I've been struggling to get started, mainly because I couldn't identify an angle that reviewers would find persuasive. The more I learn about grant writing the more I realize how important it is to get the reviewer excited about your proposal; enthusiastic reviewers will overlook problems that bored reviewers would jump on. However a discussion today with the postdoc has suggested an angle that might work well - it's at least good enough to get going with.
Topic: In vivo role of the Haemophilus influenzae CRP-S regulon
Background: This regulon controls a wide range of phenotypes important for pathogenesis: biofilm formation, motility, DNA uptake, gene transfer, DNA replication...). It's active in vivo. We know a lot (but not enough) about its in vitro regulation. We've made and phenotyped knockouts of every gene.
Goals: Develop genetic tools for in vivo studies of the H. influenzae CRP-S regulon (e.g. control and inducible m-cherry fusions). Use in vitro and simulated-RT studies to characterize the effects of known respiratory tract conditions on regulon expression. In collaboration with an established animal-research lab (chinchilla ear or mouse lung model), carry out in vivo investigations of regulon expression and effects on pathogenesis.. one of the established animal models.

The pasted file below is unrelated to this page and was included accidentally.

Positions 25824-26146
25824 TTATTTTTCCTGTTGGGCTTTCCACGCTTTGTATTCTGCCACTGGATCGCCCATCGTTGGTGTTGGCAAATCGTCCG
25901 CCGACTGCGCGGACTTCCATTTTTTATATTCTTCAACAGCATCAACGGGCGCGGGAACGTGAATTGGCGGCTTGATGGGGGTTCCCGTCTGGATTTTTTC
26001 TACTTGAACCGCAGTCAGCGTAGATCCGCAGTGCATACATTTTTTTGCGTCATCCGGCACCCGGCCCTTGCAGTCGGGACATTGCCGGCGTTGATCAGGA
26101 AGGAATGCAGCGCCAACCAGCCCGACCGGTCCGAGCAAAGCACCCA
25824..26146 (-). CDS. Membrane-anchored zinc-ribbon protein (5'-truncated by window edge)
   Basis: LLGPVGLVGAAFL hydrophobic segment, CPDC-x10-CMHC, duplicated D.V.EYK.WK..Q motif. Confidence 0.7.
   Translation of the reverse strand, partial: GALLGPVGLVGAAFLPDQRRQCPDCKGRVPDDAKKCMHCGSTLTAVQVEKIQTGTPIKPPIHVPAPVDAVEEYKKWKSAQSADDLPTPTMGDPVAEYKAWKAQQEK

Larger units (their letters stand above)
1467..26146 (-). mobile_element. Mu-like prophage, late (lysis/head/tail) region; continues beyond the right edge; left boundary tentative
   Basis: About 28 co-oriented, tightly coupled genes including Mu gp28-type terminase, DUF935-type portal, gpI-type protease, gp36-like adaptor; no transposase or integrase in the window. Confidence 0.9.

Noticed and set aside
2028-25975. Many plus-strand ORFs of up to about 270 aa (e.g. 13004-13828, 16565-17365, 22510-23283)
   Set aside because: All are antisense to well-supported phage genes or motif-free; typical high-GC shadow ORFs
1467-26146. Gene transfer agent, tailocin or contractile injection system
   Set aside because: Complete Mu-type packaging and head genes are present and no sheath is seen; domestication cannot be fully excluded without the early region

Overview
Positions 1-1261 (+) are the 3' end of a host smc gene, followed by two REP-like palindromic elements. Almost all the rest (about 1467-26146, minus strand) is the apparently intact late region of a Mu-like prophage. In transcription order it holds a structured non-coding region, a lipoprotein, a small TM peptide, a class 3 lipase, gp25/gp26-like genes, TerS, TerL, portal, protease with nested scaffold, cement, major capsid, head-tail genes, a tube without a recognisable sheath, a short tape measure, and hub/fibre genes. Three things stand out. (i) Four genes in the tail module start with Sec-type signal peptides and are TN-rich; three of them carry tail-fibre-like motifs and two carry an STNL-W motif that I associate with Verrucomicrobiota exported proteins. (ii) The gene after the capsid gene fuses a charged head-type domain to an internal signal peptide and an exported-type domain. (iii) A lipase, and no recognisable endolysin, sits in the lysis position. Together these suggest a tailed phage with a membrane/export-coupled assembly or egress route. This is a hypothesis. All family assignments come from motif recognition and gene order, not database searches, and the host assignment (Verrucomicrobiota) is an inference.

This angle builds very well on all our work under the previous grant (we're running on a no-cost extension so I guess it still counts as our current grant) and we can submit this proposal as a renewal rather than as a new grant.
One thing we'll need to do is identify a collaborator in whose lab the in vivo work can be done. Sending a senior grad student or postdoc to such a lab will be much more cost effective than setting up our own facilities.